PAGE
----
One of the great blessings God has given to us humans is the ability to imagine. Because we can imagine we can visualize things that do not yet exist. Our imagination also allows us to think about how things would be different if we changed this or that. Imagining what might happen helps us to avoid harm, or encourages us to try something different in order improve our situation. It is our imagination which allows mankind to make progress. Without the ability to see beyond what currently exists, there would be no invention, no striving to try something new.
Many people have the idea that it doesn’t really matter what you believe as long as you are sincere. Since God is loving, He would never rebuke or punish anyone for holding an honest opinion, would He?!
Those who think like this may be basing their assertion on several assumptions which are not necessarily correct. One such assumption is that all philosophies and religions are basically the same – there is no moral difference between them – they are just different paths to God. However, even a little thought shows that this cannot be so. Two philosophies or religions which contradict each other – particularly about the nature of God – cannot both be right.
It is not always easy to get ahead. Sometimes, no matter how hard we try, it seems like our financial situation just continues to get worse. There are always unexpected expenses which drain our resources. Opportunities which looked like a “sure thing” fade away like the mist. We work hard; we try to be wise in the use of money; we do not waste what we have, yet we cannot make any progress.
This situation is not unique to us or to our time. Thousands of years ago God made this observation concerning the Israelites, “You have planted much, but have harvested little. You eat, but never have enough. You drink, but never have your fill. You put on clothes, but are not warm. You earn wages, only to put them in a purse with holes in it.” (Haggai 1:6 NIV)
We like to think of ourselves as good and righteous. We may be willing to concede that we are not entirely perfect, but we still contend that we are better than most other people. After all, we haven’t done the horrible things they do!
At one point in their history, the ancient Israelites faced a tremendous problem. As a result of their unfaithfulness, God sent the Babylonians to invade them. The Babylonians captured many of the people and exiled them to Babylonia. Though they were captives, the exiles were relatively free to live their lives how they liked in Babylonia. What should they do? Should they put down roots in their new environment, or should they do the minimum to survive while they waited for the opportunity to move back to their homeland? In addition, what should their attitude be toward the people who had captured and exiled them? Should they oppose and do their best to subvert the Babylonians, or should they cooperate and get along with them?
We learn by doing. No matter how many facts we cram into our heads we will not really understand a subject until we put our knowledge into practice. For example, memorizing a textbook on bookkeeping is a very different thing from handling the accounts of a real business. Unless someone has actually kept the accounts and posted to the ledgers he cannot truly claim to understand to know bookkeeping.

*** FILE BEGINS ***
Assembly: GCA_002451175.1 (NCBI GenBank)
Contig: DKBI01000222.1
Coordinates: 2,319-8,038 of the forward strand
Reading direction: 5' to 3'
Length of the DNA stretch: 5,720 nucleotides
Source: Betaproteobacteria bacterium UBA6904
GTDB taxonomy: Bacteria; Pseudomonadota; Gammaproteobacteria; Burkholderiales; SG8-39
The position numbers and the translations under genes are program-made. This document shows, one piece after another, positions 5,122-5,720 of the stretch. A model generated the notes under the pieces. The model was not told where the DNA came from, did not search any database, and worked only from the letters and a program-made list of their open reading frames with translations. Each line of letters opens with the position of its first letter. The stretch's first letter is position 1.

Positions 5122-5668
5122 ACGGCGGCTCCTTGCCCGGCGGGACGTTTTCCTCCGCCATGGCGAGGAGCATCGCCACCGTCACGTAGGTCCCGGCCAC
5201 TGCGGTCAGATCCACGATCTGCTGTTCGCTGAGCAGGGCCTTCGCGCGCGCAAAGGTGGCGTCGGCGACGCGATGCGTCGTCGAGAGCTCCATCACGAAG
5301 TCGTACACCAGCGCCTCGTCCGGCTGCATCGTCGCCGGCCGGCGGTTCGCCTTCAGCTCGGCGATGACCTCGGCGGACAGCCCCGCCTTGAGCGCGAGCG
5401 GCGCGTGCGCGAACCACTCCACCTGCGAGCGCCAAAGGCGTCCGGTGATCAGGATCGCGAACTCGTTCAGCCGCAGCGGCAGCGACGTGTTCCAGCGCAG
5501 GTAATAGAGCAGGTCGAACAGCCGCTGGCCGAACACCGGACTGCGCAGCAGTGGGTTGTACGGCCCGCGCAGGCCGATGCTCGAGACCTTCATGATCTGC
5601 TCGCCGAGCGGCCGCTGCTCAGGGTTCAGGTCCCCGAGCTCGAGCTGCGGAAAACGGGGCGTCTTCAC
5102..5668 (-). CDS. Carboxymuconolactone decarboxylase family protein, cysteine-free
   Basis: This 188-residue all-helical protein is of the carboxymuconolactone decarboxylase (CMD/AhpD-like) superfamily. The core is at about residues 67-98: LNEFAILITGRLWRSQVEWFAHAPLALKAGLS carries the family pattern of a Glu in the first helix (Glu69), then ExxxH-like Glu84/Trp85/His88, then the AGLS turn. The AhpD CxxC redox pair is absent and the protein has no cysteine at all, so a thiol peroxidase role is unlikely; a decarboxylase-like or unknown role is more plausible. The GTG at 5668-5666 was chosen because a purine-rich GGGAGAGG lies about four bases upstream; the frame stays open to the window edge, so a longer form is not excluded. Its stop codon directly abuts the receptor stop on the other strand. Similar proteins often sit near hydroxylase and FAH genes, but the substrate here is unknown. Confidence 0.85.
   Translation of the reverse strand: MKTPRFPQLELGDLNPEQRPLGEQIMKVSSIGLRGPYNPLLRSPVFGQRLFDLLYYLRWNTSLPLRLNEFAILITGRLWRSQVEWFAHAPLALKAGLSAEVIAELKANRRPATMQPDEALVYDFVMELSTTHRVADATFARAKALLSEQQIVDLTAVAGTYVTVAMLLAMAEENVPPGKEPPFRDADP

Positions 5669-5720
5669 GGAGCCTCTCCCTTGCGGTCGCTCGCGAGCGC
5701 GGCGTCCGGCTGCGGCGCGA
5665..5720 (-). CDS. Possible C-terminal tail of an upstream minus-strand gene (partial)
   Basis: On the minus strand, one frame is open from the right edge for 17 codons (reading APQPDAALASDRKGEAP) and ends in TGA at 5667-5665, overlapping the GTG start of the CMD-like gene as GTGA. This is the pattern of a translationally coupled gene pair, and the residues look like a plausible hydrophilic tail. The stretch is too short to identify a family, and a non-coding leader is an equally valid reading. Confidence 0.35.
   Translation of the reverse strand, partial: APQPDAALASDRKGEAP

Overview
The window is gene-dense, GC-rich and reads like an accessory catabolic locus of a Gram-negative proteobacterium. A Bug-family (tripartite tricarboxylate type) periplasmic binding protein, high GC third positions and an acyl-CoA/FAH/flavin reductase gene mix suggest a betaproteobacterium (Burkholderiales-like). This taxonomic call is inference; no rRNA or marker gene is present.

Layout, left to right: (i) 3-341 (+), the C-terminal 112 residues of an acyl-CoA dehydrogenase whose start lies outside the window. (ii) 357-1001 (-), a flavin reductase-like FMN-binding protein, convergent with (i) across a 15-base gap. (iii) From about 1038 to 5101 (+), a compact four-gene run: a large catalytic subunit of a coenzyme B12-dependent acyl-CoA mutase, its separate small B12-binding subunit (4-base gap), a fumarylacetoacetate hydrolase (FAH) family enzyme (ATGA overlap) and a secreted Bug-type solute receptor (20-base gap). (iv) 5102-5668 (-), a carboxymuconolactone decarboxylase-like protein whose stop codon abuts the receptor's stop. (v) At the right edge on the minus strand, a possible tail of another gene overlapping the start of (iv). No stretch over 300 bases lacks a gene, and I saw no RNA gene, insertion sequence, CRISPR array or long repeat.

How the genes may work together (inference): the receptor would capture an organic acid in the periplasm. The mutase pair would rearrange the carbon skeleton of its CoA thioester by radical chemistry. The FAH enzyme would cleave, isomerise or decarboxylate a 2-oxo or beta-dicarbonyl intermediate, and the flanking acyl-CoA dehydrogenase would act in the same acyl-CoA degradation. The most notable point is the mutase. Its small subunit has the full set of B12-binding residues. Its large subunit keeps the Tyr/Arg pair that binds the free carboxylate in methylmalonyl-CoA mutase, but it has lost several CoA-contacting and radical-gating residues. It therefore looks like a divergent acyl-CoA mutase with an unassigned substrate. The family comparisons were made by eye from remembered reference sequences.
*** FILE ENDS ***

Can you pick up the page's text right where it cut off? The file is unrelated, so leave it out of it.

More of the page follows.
Everywhere we look we are bombarded with advertisements. We are constantly urged to buy this, or go there. We are told that if only we have this gadget or use that product we will be so much happier or so much more successful. If we buy the latest fashion we will find acceptance. This lotion or cream will make us more beautiful.
There are many differences between people. Those who live in different areas of the world look different from one another. Their societies and cultures, their music, their concepts of beauty and their ways of thinking are quite different. However, one thing which all societies have in common is that they practice marriage. The rituals and ceremonies concerning marriage in one part of the world may be different than somewhere else, yet all peoples recognize the joining of a man and woman together to form a household.
We like to have control. We enjoy it when something responds to our command or touch upon the controls. To operate a machine which enables us to do more that we are physically capable of gives us a sense of power. We touch a lever and a power shovel takes a bite out of the earth. We twist a small wheel and it turns a huge truck or a ship. We press a key and a computer begins a complex task or computation. The bigger, more powerful, complex or dangerous the machine the greater the thrill there is in operating it.
When we look at the beauty of what God has made, our hearts rejoice. Like the Psalmist we cannot help but pour forth words of praise and thanksgiving. “Sing to the LORD with thanksgiving; make music to our God on the harp. He covers the sky with clouds; he supplies the earth with rain and makes grass grow on the hills. He provides food for the cattle and for the young ravens when they call.” (Psalm 147:7-9 NIV)
Though we take delight in what God has made and in the bounty He gives us, it also raises a question. Does God take delight in us? How can we please Him?